Fall the son does.  And hard.  Worse than anyone expected.  He ends up with nothing.  Not even a bite of food.  He resorts to eating pig scraps.  Which in Jewish culture was the lowest of the low.  He is in dire need. 

The religious leaders had to be pretty happy with how the story was unfolding.  Finally a story of justice.  They thought: that younger son got what he deserved. 

But Jesus isn’t done yet. 

Eventually, the younger brother comes to his senses.  He reasons it would be better to be the lowest of the low as a servant in his father’s household than be in the place he is now.  He starts the shameful walk back home. 

The Prodigal Son Act 3: The Twist

This is where the story gets good. 

While taking the low walk back home he is rehearsing what he will say to his father to convince his father to take him back. He’s not expecting to be welcomed back as a son, he knows he’s screwed that up too much.  He is only going to ask to be a servant. 

Nobody expects what happens next … 

While the son is still a long way off the father spots him.  The father had not given up hope that one day his son would return.  The father was waiting and longing for that day, scanning the horizon day after day hoping – and praying – that a one day his son would return.  Those listening to the story did not see that part of the story coming.  What follows is even more surprising.  

When he finally spots his son, the father gets up and RUNS to greet him.  Running was considered undignified in Jewish culture, but the father doesn’t care.  HE RAN!  He doesn’t care what anyone else might think, he can’t wait to get to his son.

The son immediately starts the speech he had been rehearsing on his trip home.  But before he can even get half of it out of his mouth his father interrupts him.  The father starts barking out orders to throw an extravagant party and adorn the son with robes, rings, and new sandals.  In a few short minutes, the father restores him to the place of an honored son. 

The religious leaders jaws are starting to drop, but the biggest surprise hasn’t hit yet. 

All along Jesus’ listeners thought this was just the story of the prodigal son.  Which is how most of us read it today.  But in reality, this is the story of the two prodigal sons.  The first son gets lost in a land far far away, but the second son gets lost while never leaving home.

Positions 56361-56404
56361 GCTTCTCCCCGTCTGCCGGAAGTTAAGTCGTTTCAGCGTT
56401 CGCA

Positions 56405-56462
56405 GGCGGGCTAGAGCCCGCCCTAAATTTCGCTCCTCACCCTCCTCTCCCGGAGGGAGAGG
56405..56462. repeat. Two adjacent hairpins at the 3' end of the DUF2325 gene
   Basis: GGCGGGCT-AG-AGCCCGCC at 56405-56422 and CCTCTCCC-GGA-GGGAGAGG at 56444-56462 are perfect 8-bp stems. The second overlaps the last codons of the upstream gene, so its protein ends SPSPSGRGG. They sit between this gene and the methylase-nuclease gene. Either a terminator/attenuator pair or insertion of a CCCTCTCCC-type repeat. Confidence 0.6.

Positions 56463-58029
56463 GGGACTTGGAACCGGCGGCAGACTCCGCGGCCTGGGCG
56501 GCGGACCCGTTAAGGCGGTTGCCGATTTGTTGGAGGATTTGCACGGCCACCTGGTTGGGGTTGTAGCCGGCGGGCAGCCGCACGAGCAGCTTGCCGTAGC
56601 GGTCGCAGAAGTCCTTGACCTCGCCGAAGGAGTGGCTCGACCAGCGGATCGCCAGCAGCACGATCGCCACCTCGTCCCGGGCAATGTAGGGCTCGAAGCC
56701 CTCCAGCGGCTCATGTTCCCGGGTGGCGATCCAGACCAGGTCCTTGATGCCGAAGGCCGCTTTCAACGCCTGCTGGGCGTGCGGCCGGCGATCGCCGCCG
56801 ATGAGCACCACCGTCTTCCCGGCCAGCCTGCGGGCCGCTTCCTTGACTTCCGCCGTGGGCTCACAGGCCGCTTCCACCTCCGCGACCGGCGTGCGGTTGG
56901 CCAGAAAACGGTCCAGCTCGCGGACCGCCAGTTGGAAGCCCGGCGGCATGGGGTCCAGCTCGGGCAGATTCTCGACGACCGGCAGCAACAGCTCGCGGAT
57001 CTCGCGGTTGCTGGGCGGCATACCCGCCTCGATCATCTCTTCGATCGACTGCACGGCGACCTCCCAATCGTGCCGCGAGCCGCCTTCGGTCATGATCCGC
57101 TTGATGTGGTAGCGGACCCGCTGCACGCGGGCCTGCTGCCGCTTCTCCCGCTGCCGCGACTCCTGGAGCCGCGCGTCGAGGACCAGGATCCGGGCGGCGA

The older brother returns from working in the fields to the sounds of a party being thrown … and not just any party, but a huge party.  And to his shock and horror, it’s for his younger brother. 

Instantly the older brother becomes furious and refuses to go in.  The older brother is justified in his anger, both legally and logically.  He did what was right, while all the while his younger brother was a complete and total train-wreck.  However, in the older brother’s pursuit of the law, he missed the spirit of the law.  He missed the compassion and forgiveness part of his father’s heart.  So instead of entering in the party he stands stewing on the outside.  Harboring anger toward his brother and the actions of his father. 

So his father comes to him.  For a second time in the parable of the prodigal son the father goes out to restore a relationship.  But this interaction goes much differently.  The older brother is angry and refuses to come into the party.

The older brother would rather wallow in self-pity than join in the party.  He seems to fabricate the accusation of his brother hiring prostitutes, something the story never mentions.  He’s trying to make his brother seem worse than he was, presumably to make himself look better.  He is showing that he too is the prodigal son.  Though he never left his father’s house, he too is lost. 

The father remains gentle and shows grace towards his son.  Reminding him that he got his inheritance, what was due to him.  But he also challenges him to celebrate the lost son coming home.  The older brother is more concerned with justice for something that doesn’t concern him than he is glad to have what was once lost.  He clearly doesn’t have the father’s heart.

The party is happening inside celebrating the lost being found.  Standing outside the party is the older brother deciding whether to go in or stay in his self-pity.